[amazon_link asins=’B01LBN48XO’ template=’ProductCarousel’ store=’finmeacur-20′ marketplace=’US’ link_id=’1153e55d-2976-11e7-aa07-e3a4499684a0′]
A new study offers the most dramatic demonstration to date of so-called blindsight, the native ability to sense things using the brain’s primitive, subcortical — and entirely subconscious — visual system.
…………..click & see
BLINDSIGHT A patient whose visual lobes in the brain were destroyed was able to navigate an obstacle course and recognize fearful faces subconsciously.
Scientists have previously reported cases of blindsight in people with partial damage to their visual lobes. This new report is the first to show it in a person whose visual lobes — one in each hemisphere, under the skull at the back of the head — were completely destroyed. The finding suggests that people with similar injuries may be able to recover some crude visual sense with practice.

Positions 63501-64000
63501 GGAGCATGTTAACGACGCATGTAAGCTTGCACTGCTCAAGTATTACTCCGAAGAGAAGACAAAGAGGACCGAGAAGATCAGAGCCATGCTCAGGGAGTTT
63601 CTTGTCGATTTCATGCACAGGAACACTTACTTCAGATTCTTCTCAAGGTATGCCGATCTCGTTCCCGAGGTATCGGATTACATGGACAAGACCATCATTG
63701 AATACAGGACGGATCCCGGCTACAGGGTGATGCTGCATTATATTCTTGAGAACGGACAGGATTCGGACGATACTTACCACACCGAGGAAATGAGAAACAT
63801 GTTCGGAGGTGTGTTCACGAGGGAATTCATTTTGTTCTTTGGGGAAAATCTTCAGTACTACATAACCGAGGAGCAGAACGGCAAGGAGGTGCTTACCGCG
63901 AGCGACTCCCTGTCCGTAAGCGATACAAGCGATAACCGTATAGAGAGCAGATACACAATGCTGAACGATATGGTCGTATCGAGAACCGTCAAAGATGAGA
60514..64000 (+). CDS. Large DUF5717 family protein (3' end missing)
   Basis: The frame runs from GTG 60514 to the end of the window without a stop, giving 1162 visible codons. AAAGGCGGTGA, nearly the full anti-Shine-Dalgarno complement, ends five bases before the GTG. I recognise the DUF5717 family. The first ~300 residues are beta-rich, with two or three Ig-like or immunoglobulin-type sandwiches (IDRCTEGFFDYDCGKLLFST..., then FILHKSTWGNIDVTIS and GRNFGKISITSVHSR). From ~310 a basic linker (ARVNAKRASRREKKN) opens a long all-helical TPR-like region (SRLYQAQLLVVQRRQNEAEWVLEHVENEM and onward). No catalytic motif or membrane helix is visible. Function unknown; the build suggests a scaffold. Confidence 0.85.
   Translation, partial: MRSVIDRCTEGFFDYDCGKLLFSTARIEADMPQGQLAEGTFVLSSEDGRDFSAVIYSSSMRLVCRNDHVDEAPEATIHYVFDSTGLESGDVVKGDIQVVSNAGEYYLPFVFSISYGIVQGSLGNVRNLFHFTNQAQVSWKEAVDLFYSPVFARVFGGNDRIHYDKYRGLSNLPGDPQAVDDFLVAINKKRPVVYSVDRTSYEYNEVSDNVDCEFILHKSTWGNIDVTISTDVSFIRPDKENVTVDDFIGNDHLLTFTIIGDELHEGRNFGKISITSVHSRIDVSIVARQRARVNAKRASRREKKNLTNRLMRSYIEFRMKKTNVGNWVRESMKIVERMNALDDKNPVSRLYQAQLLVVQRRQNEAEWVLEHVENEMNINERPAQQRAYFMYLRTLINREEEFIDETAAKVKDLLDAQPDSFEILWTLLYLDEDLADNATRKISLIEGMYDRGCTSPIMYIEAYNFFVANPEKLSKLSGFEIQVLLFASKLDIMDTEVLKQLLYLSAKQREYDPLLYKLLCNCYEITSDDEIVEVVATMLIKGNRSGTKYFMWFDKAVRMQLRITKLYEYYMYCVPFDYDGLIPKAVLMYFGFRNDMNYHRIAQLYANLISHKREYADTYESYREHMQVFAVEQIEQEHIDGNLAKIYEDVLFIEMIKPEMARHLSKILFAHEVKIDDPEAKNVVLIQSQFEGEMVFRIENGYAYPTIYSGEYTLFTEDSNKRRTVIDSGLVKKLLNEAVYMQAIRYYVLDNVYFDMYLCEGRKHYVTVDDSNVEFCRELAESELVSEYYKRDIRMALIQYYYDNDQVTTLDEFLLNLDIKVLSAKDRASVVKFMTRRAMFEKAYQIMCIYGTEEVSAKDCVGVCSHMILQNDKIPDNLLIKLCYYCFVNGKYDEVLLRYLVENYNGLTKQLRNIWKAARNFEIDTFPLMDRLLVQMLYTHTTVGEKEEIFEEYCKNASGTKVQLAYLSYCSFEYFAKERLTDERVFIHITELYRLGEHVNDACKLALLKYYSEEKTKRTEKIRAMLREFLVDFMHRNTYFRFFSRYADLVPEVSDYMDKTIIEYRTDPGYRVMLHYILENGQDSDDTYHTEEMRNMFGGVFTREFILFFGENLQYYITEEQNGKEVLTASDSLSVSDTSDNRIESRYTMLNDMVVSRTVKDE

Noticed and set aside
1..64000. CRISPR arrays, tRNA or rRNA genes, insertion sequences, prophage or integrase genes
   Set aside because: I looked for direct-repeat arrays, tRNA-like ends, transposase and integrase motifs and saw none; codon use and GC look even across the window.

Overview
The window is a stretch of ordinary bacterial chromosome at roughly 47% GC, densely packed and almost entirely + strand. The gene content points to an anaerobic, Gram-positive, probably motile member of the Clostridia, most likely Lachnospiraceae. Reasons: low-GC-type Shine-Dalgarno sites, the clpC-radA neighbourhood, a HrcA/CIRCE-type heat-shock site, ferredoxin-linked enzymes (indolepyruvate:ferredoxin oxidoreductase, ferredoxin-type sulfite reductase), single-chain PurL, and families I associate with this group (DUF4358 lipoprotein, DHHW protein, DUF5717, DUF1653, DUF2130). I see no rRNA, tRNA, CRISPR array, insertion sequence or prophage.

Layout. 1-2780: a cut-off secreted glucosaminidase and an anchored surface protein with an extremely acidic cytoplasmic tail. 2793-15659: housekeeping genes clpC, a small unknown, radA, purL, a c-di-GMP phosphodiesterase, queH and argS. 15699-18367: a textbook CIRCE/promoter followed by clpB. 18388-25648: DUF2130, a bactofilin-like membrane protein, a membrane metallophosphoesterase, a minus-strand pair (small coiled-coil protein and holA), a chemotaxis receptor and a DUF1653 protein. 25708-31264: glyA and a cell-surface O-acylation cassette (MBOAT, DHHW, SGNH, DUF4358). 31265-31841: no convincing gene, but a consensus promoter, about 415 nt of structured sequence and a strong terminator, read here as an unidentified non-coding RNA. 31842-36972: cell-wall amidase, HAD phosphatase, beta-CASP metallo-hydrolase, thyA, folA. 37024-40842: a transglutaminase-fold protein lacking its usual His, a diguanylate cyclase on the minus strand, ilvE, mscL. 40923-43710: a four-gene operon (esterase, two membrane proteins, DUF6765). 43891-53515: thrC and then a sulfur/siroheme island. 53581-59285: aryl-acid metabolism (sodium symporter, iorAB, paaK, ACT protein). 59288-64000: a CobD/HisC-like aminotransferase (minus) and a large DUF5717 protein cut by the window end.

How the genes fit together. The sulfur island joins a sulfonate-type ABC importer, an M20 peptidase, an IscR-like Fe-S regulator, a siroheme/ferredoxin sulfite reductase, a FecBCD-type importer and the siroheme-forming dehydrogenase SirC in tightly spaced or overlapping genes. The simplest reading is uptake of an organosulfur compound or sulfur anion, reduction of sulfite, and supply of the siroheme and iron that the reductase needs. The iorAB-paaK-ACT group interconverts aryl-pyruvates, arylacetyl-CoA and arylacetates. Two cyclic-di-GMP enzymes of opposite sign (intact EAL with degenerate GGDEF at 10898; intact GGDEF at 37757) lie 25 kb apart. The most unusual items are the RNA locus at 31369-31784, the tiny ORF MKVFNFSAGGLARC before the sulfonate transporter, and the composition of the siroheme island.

“It’s a very rigorously done report and the first demonstration of this in someone with apparent total absence of a striate cortex, the visual processing region,” said Dr. Richard Held, an emeritus professor of cognitive and brain science at the Massachusetts Institute of Technology.
Scientists have long known that the brain digests what comes through the eyes using two sets of circuits. Cells in the retina project not only to the visual cortex, but also to subcortical areas. These include the superior colliculus, which is crucial in eye movements and may have other sensory functions; and, probably, circuits running through the amygdala, which registers emotion.
In an earlier experiment, one of the authors of the new paper, Dr. Alan Pegna of Geneva University Hospitals, found that the same patient had emotional blindsight.
When presented with images of fearful faces, he cringed subconsciously in the same way that almost everyone does, even though he could not consciously see the faces. The subcortical, primitive visual system apparently registers not only solid objects but also strong social signals.
The New York Times December 22, 2008
The New York Times January 4, 2009
Current Biology December 23, 2008;18(24):R1128-9